Leafless Trees 5.jpg

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Comments (0) | Filed under: Design, Dynamic Diagrams News, Photography

September 20, 2006, 4:37 pm

How to Generate New Ideas

By Henry Woodbury

Statistician Seth Roberts, “best selling author and paragon of scientific self-experimentation,” is the feature of a link-rich blog post by Tyler Cowen, titled How to Be Happy. What struck me, upon following several links, was Roberts’ interest in idea generation. The “how to be happy” link leads to an unpublished paper titled “Self-experimentation as a source of new ideas: Ten examples about sleep, mood, health, and weight.” Even better is the first section of this paper: Three Things Statistics Textbooks Don’t Tell You (PDF). Roberts writes:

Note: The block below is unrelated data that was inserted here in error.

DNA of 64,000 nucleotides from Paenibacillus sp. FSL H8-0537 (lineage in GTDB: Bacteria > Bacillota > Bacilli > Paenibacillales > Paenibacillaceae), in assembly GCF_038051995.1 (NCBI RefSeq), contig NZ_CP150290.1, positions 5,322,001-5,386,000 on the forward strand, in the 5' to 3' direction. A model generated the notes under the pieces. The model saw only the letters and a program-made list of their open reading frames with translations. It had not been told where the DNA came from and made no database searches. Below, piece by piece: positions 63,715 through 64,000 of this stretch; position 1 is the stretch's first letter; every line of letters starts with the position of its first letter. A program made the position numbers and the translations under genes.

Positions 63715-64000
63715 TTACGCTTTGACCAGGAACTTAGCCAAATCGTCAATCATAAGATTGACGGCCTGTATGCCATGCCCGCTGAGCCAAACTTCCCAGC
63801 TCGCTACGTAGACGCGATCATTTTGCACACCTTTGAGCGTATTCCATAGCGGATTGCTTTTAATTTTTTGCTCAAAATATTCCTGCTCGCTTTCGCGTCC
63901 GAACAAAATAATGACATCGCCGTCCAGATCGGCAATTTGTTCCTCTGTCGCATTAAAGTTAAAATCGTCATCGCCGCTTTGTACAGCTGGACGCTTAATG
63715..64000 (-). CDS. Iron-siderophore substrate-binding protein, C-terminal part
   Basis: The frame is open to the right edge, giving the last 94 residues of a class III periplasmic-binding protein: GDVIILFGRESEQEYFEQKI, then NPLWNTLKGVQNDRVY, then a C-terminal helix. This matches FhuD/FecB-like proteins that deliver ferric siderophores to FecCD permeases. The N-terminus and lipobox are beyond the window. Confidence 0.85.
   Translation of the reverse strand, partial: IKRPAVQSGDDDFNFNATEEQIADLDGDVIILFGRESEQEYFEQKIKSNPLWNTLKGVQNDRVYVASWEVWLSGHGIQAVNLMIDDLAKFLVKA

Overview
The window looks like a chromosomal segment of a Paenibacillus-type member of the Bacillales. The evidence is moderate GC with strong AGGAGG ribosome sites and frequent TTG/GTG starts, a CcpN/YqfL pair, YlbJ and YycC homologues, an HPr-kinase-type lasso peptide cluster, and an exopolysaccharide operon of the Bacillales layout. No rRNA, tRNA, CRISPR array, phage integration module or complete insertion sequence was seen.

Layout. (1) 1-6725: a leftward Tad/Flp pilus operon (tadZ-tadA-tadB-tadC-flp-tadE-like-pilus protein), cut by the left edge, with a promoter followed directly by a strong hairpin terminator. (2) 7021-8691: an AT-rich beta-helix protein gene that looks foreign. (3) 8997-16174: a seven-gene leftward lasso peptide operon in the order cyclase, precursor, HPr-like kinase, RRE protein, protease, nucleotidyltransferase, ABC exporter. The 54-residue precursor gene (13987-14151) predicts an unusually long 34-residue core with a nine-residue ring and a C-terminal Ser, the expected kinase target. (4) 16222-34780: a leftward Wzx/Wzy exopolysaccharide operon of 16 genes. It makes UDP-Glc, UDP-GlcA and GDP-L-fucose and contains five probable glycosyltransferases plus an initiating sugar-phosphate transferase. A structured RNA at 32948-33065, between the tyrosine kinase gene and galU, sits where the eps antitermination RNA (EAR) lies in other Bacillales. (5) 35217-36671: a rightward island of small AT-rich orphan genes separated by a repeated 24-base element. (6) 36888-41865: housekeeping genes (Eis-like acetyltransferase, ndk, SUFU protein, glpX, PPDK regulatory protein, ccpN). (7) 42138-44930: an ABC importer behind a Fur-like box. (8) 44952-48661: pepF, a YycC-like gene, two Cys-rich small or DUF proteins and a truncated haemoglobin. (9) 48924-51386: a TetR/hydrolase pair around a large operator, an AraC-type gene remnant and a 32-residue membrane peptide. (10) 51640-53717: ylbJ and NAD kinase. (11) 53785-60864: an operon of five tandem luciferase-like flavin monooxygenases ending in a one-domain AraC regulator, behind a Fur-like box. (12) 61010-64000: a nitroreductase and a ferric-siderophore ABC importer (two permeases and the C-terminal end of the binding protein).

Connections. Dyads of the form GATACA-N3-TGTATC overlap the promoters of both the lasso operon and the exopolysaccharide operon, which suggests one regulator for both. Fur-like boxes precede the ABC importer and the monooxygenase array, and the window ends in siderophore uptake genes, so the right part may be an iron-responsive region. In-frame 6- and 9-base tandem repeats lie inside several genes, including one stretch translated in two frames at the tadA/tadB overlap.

Statistics textbooks usually discuss graphic displays of data, but the stated goal is presentation, not idea generation (e.g., Howell, 1999). This reflects the statistics literature, where sophistication and enthusiasm about graphics usually concern presentation (e.g., Gelman, Pasarica, & Dodhia, 2002; Schmid, 1983). Tufte’s (1983, 1990) lovely books, for example, are entirely about presentation; nothing is said about idea generation.

What Roberts found through his own experiments should resonate with anyone who communicates visually:

A major reason for graphing ones data [is that a] tiny fraction of ones graphs will suggest new lines of research.

Or, to repeat his quote of statistician John Tuckey:

The picture-examining eye is the best finder we have of the wholly unanticipated.